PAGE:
Astronomers say the Oort Cloud at the fringe of our solar system might be packed with interstellar debris.

The latest study follows the arrival of Borisov. This snowball approached Earth in 2019 and was discovered to be from other solar systems. It is the first and only interstellar comet ever discovered by scientists.

However, a recent study shows that the item is not uncommon and that interstellar visitors - including comets, asteroids, and other debris - may be considerably more numerous than previously thought.

 Harvard astronomers Amir Siraj and Avi Loeb published the study titled "Interstellar Objects Outnumber Solar System Objects in the Oort Cloud," in the Monthly Notices of the Royal Astronomical Society.

 Solar System May Be Full of Interstellar Objects than Previously Thought
(Photo: Wikimedia Commons)
NASA's Hubble Space Telescope has given astronomers their best look yet at an interstellar visitor – comet 2I/Borisov – whose speed and trajectory indicate it has come from beyond our solar system.

Edge of Solar System Filled With 'Interstellar Objects'

According to the latest research, the Oort Cloud, which is a hypothetical debris shell at the frontier of our solar system, might include more interstellar objects than those that started in our neighborhood.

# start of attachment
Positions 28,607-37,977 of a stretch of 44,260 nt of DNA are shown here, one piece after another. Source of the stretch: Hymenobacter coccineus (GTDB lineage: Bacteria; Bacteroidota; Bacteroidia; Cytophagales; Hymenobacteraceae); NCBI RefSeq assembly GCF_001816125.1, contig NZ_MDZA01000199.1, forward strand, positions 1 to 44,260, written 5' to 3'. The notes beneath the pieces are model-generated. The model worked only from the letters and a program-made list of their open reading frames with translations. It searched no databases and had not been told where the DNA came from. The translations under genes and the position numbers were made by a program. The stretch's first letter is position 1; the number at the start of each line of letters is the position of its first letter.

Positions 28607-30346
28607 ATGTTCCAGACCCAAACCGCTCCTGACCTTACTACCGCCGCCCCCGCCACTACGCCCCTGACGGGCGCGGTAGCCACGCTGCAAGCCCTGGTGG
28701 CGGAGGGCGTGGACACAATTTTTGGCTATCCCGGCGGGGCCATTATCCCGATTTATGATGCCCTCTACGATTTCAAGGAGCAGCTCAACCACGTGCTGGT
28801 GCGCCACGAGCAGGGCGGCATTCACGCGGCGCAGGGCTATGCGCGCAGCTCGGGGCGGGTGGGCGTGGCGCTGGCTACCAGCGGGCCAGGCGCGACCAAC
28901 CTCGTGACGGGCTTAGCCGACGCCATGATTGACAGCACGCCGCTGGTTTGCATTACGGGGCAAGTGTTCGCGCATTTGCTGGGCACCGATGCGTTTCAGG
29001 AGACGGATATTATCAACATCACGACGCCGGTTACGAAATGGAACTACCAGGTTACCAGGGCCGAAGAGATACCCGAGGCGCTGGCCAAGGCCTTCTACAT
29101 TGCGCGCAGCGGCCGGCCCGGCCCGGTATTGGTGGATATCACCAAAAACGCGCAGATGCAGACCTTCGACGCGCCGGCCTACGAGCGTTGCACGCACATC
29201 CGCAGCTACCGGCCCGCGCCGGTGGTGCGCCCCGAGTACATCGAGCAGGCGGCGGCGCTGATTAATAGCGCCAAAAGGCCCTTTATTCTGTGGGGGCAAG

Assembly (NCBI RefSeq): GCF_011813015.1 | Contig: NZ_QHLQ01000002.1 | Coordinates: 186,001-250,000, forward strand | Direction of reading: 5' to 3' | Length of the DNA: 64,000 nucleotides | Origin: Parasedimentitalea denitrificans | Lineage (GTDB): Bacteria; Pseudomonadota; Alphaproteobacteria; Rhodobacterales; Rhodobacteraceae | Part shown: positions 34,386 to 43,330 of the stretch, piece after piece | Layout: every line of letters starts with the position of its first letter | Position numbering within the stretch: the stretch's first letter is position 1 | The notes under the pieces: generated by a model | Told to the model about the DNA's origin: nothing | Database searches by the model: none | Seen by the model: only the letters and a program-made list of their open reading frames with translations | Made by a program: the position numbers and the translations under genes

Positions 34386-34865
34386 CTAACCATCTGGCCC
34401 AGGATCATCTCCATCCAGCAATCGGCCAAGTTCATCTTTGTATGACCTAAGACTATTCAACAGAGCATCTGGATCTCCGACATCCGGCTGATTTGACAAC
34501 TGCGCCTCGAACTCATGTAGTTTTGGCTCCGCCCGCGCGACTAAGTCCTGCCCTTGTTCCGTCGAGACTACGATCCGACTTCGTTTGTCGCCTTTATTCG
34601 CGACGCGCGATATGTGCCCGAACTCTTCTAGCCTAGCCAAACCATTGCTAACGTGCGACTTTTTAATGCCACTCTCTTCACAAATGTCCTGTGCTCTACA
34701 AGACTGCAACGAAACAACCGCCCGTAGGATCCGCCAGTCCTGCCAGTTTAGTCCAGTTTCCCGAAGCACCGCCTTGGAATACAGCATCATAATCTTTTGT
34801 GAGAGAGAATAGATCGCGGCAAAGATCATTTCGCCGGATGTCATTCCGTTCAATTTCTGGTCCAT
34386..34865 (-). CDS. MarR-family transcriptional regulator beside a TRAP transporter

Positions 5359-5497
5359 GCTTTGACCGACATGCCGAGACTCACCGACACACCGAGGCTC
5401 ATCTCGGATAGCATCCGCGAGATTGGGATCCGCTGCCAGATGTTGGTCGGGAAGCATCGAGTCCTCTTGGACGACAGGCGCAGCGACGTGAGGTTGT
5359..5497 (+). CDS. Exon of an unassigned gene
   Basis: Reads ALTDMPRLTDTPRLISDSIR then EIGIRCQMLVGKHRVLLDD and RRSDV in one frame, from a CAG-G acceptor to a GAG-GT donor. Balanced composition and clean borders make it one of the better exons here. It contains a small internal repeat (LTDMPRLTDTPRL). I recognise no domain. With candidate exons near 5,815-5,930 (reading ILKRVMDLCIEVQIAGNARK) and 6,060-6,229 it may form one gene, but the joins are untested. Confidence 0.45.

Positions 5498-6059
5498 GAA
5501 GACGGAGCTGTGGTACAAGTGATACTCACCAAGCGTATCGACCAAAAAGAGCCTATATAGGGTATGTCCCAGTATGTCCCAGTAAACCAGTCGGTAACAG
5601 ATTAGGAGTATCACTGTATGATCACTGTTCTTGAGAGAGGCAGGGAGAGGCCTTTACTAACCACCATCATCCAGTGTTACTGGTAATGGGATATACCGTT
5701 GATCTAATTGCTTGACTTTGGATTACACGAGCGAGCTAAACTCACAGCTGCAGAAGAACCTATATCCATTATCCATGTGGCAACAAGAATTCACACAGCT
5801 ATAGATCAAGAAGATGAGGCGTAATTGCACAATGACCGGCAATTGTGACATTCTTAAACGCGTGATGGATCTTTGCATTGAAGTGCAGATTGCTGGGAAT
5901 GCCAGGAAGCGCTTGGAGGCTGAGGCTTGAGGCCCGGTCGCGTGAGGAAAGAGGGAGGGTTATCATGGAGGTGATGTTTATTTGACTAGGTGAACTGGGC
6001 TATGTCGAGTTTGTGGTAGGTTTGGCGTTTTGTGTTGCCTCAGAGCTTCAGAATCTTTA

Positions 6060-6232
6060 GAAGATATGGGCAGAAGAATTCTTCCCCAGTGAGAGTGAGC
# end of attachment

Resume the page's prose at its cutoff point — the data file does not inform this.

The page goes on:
Siraj, Harvard's Department of Astronomy's concurrent undergraduate and graduate student at and the study's lead author, said in a statement that they had no clue how many interstellar objects there were in our solar system. He now claims that planetary system theory implies that there should be fewer visitors than permanent residents.

Scientists used data collected by Borisov during its voyage to calculate the results of the research. Hence, there are many unknowns regarding how many interstellar travelers there are. But it appears that there are a lot more than those who are native to our solar system.

NASA said the Oort cloud is a speculative notion of ice particles in the solar system's furthest reaches.

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Astronomer Gennady Borisov discovered Comet 2I/Borisov in August 2019, the space agency added. Daily Mail said the said comet is thought to have originated from a twin star system 13 light-years from Earth. Its journey started almost 1 million years ago.

Oort Cloud Remains Hidden At The Solar System's Edge; How to Spot Them?

Despite the enormous number of visits, only one confirmed interstellar comet had been discovered. That might be partly due to their invisibility. Forbes said the Oort Cloud is up to 100 trillion miles away from the Sun. According to Cosmos Magazine, the said celestial object does not produce any light of its own. Hence, it remains hidden at the solar system's edge.

Scientists estimate the Oort cloud could include as many as 10 quadrillion particles. However, this number is up for discussion, considering that it has never been seen.

However, researchers aim to put the data to the test using closer and more accessible to observe than the Oort Cloud. Researchers will study data on discovered asteroids to see whether they are genuinely interstellar asteroids that haven't been recognized as such.

The launch of the Vera C Rubin Observatory next year will aid much of this work. According to researchers, that telescope will detect many more interstellar visitors, now being built in Chile. Astronomers will use that information to figure out how many of them are in our solar system.

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